If you want to remove all of a container's children, combine removeChildAt( ) with a for loop. Every container has a numChildren property that indicates how many display objects are in the container's display list. By looping one time for each child, you can remove each child based on its position in the container's child list. This is somewhat of a tricky process because of how the position value works.

Whenever a child is removed from a certain position, all of the other children with higher positions shift their position values down by one to eliminate the gap. For example, consider a container with three children at positions 0, 1, and 2. When the child at position 0 is removed, the child at position 1 shifts down to position 0 and the child at position 2 shifts down to position 1. Because the position values change every time a child is removed, there are two ways to handle the removal of all children:

  1. Always remove the child at position 0.
  2. Remove the children backward, starting from the end.

In the first case, because there will always be a child at position 0 as long as the display object has children, you can continue to remove what is at position 0 because it is a new child display object during each loop iteration.

In the second case, removing the very last child from the container does not cause any children to adjust their positions. Only children with a higher position value than what is removed are shifted down by one. The last child has the highest position value within the container; therefore, no other children need to have their positions adjusted.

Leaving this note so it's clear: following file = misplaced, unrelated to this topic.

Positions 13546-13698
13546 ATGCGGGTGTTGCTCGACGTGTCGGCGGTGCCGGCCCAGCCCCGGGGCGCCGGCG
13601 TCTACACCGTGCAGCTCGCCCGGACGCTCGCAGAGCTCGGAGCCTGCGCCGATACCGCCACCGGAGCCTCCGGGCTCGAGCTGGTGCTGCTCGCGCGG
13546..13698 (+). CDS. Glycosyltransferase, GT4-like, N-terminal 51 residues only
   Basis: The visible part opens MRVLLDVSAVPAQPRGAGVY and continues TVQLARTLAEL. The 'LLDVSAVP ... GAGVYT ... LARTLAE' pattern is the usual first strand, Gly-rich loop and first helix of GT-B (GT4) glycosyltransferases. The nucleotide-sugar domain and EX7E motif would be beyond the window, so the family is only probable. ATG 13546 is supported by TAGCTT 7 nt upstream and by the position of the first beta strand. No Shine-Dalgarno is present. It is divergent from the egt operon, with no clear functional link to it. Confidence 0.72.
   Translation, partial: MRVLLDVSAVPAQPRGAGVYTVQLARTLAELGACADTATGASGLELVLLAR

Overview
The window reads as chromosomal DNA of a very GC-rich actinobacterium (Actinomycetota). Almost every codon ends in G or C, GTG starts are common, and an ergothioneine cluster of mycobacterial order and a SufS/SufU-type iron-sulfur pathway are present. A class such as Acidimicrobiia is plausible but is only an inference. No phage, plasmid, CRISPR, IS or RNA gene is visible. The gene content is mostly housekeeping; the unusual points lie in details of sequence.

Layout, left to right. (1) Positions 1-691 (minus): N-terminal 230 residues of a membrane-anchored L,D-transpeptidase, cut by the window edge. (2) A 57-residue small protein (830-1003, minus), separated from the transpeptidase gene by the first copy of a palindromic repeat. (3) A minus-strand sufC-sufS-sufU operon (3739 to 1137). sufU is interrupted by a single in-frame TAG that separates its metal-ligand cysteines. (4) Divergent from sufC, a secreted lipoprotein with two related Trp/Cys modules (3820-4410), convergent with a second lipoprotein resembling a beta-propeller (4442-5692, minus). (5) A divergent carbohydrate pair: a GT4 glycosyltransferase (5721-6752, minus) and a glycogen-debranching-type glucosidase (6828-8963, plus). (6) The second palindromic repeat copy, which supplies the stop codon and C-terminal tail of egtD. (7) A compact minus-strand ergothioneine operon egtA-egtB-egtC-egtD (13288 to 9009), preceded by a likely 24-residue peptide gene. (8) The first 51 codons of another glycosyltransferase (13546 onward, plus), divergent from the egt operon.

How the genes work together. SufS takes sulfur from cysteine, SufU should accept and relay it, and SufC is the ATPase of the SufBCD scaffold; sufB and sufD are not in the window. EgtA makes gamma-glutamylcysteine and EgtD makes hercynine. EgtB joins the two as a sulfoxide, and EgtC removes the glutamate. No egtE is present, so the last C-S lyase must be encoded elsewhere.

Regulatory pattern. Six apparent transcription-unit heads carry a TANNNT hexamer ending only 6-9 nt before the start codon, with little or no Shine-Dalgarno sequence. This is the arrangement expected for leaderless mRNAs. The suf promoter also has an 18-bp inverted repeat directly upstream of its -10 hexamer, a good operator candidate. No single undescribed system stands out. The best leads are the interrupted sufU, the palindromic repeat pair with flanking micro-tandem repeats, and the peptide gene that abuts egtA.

The first approach is the one we recommend using, and has been implemented in the ascb.util.DisplayObjectUtilities class:

package ascb.util {
  import flash.display.*;
  public class DisplayObjectUtilities {
    // Remove all of the children in a container
    public static function removeAllChildren( 
                             container:DisplayObjectContainer ):void {
      
      // Because the numChildren value changes after every time 
      // you remove a child, save the original value so you can 
      // count correctly
      var count:int = container.numChildren;
      
      // Loop over the children in the container and remove them
      for ( var i:int = 0; i < count; i++ ) {
        container.removeChildAt( 0 );
      }
    }
  }
}

Using the DisplayObjectUtilities.removeAllChildren( ) method is relatively straight- forward, as shown here:

package {
  import flash.display.*;
  import ascb.util.DisplayObjectUtilities;  

  public class DisplayListExample extends Sprite {
    
    public function DisplayListExample( ) {
      
      // Add some empty sprites
      addChild( new Sprite( ) );
      addChild( new Sprite( ) );
      
      // Remove all children from this container
      DisplayObjectUtilities.removeAllChildren( this );
      
      // Demonstrate that all children have been removed - displays: 0
      trace( numChildren );
    }
   
  }
}

See Also

Recipe 6.1